Frequently when people purchase gas stations and convenience stores, they are short on capital. If you have found some gas stations for sale and you intend to purchase one, it probably would be wise not to immediately sign a fuel supply agreement with a local supplier (jobber) unless as part of the purchase agreement you are supplied by a specific supplier.
Because fuel suppliers will make a profit off of the sale of your fuel that you sell, it is in both your and the supplier’s best interest to have the best possible fuel supply agreement. Frequently fuel suppliers will offer incentives in exchange for a long term fuel supply agreement, typically ten years.
Assuming that the buyer is purchasing the site for $1,000,000 and has 15% or $150,000 to put down as equity. The lender might require a lower loan to value (LTV) and might only want to finance 80% of the purchase. In this case, you may be able to approach the fuel supplier for $50,000 or 5% of the purchase price in exchange for the long term fuel supply agreement.
The way that the “incentive” is paid back is by earning less of a profit (or pool margin) on your fuel. Nationwide the average profit margin is 8-13 cents per gallon of gas, although this has fluctuated the past few years with the rise in fuel prices. Typically, operators and dealers will pay one to two cents over rack price plus transportation. The jobber might have them pay an extra penny over rack until this $50,000 is paid off.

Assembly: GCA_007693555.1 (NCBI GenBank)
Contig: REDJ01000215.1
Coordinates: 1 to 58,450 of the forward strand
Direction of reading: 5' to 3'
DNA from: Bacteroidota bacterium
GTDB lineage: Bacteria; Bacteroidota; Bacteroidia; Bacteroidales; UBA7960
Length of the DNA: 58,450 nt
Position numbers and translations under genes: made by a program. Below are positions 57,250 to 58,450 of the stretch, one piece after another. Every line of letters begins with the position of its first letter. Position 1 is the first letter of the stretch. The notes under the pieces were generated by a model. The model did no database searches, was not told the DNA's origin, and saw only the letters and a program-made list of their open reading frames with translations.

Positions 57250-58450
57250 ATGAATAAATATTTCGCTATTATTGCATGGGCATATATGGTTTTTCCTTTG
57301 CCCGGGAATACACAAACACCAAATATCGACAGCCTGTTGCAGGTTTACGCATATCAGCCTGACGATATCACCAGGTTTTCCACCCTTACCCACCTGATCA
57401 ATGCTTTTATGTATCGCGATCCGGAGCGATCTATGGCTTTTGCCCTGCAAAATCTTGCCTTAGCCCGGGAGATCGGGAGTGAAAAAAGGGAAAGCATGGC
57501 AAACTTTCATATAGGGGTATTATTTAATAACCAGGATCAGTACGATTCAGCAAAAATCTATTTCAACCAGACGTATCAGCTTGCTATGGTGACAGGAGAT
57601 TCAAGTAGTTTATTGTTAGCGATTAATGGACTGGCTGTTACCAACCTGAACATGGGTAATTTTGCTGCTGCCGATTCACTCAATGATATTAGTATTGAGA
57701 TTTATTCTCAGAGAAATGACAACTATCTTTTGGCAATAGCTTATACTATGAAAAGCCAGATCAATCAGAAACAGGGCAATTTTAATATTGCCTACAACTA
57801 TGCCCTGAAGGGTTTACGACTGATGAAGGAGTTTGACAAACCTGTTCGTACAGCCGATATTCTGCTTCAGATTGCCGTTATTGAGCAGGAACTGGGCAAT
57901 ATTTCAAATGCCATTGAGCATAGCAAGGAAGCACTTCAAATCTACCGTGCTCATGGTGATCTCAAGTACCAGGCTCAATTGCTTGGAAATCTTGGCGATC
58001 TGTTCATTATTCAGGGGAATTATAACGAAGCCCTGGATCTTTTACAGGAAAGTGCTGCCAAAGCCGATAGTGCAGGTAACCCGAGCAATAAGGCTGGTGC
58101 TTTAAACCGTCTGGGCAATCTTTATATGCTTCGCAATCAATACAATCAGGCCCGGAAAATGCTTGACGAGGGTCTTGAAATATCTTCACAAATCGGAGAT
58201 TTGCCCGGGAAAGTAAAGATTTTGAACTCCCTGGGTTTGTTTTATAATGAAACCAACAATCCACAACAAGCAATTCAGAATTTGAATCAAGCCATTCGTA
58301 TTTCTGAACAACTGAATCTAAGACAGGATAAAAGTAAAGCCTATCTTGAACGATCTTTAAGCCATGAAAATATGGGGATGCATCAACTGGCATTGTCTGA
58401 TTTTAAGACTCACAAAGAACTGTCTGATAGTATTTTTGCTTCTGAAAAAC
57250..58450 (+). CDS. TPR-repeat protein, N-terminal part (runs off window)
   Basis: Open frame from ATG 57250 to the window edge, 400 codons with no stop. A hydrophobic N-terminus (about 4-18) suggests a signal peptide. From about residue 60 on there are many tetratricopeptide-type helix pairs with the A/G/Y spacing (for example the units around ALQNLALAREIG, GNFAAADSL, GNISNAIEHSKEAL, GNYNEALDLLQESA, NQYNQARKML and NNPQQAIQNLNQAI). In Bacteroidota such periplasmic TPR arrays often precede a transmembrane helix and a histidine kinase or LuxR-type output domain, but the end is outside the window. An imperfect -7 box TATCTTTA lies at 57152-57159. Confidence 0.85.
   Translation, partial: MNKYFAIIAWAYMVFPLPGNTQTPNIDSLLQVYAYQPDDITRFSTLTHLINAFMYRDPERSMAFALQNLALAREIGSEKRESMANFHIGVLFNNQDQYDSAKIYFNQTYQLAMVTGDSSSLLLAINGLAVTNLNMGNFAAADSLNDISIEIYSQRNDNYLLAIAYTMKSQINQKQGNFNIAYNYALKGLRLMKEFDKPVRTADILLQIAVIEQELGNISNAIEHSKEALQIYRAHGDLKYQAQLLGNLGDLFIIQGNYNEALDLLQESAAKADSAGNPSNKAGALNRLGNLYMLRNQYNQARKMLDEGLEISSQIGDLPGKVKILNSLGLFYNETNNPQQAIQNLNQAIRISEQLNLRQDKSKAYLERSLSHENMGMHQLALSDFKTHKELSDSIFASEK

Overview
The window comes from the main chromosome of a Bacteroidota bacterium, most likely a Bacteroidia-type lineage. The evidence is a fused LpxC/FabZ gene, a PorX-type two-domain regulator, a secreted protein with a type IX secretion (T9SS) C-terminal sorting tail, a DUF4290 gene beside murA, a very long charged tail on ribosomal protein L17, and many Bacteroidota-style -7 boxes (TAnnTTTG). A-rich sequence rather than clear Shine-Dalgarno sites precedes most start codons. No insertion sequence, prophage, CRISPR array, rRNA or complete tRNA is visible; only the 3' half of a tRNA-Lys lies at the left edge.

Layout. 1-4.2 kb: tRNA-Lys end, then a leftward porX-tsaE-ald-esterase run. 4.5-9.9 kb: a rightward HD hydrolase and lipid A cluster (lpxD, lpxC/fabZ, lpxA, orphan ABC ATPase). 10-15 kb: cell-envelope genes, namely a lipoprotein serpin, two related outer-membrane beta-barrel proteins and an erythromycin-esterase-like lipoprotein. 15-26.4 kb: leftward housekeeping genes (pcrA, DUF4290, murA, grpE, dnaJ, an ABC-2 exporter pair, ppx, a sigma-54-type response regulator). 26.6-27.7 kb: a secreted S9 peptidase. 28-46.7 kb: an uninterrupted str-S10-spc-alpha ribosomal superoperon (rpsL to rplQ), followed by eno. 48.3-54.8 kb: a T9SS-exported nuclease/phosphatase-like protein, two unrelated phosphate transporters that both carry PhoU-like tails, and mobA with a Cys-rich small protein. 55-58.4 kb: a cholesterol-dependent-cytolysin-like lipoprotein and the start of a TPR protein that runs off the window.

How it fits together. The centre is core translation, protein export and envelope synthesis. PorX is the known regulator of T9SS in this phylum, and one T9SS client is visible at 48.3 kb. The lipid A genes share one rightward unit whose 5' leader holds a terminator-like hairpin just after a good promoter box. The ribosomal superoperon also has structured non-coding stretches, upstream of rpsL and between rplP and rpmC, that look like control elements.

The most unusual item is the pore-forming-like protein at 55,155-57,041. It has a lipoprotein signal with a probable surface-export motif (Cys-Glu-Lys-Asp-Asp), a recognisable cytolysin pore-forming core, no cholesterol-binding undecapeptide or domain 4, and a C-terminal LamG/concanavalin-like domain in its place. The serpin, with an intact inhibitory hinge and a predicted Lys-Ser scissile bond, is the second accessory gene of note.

Let’s assume that the station is selling 75,000 gallons per month and the fuel supplier (jobber) is requiring the dealer to pay an additional penny per gallon. 75,000 gallons or 900,000 gallons per years at a penny per gallon = $9,000. The $50,000 advance would be paid off in a little less than five years.
Frequently jobbers will also offer additional incentives to re-brand their station from one major brand to another. This might entail changing the entire image of the site and changing the flag or brand of the station.
Dealers can also frequently get jobbers to pass on their rebates from oil companies as incentives, but these are normally for higher volume gas station.
The pros of this is less money initially out of pocket and perhaps you will qualify for financing whereas without the equity you may or may not. On the flip side, an underwriter will also take this penny per gallon to see how it would impact the cash flow. There also may be some restrictive covenants in the fuel supply agreement if you elect to have the fuel supplier provide incentives or capital.
You should always consult a petroleum attorney to weigh the pros and cons of these arrangements.
Harold Jaynes is with PetroMAC, the premier source for financing gas stations and convenience stores nationwide. You can find out more information on the industry and financing this asset class at https://petromac.com